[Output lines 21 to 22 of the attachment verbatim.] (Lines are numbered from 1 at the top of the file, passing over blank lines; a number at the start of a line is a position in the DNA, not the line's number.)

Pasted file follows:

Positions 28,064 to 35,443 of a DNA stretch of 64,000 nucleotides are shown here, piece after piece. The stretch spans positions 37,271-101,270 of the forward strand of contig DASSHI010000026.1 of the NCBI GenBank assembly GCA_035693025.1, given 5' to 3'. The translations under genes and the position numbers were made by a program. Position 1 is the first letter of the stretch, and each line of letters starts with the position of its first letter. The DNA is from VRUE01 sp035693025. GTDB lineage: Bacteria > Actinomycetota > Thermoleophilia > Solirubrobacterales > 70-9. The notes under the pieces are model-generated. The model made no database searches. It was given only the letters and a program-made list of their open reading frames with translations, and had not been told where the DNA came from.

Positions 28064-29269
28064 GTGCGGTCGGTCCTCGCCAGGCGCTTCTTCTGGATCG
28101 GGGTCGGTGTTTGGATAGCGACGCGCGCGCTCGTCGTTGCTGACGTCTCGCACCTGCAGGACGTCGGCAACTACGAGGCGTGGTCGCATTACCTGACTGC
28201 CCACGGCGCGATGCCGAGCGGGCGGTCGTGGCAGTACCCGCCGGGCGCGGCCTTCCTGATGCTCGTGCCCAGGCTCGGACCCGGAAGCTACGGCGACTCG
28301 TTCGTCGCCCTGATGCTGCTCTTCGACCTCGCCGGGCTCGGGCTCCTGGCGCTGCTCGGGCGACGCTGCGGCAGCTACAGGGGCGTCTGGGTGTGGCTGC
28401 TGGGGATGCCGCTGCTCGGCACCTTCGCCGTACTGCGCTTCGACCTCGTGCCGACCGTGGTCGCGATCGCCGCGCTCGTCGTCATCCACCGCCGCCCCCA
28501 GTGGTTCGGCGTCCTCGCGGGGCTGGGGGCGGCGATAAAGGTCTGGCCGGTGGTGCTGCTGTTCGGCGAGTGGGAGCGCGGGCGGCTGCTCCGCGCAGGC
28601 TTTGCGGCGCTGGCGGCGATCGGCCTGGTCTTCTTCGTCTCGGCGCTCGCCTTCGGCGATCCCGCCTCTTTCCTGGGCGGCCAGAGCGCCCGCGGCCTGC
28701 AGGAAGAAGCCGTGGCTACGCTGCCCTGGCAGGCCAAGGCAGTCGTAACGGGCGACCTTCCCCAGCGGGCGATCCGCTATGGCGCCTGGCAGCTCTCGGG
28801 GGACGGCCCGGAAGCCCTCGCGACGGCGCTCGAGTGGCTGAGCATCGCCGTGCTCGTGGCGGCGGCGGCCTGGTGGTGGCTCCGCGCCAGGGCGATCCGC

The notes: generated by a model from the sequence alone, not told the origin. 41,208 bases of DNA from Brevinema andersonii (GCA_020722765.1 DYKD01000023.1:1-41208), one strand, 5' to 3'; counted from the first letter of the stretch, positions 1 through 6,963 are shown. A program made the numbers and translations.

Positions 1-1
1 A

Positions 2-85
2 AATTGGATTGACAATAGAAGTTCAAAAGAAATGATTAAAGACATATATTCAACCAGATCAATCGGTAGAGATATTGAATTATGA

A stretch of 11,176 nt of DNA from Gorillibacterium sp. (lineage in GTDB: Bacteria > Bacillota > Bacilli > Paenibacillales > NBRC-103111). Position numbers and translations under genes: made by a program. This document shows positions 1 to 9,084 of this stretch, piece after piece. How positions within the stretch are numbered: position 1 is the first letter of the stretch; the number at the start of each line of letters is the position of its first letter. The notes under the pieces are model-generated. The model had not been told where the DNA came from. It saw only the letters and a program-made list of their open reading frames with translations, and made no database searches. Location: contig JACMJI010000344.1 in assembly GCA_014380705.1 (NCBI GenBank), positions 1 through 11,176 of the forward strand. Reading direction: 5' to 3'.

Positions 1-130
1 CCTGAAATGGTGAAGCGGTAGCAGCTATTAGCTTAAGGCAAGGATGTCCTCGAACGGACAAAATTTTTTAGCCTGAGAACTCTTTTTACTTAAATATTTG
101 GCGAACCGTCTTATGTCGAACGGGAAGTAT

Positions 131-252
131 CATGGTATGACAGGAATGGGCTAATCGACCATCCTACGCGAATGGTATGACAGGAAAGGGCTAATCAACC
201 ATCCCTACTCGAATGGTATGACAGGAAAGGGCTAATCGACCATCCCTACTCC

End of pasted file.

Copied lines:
Positions 131-252
131 CATGGTATGACAGGAATGGGCTAATCGACCATCCTACGCGAATGGTATGACAGGAAAGGGCTAATCAACC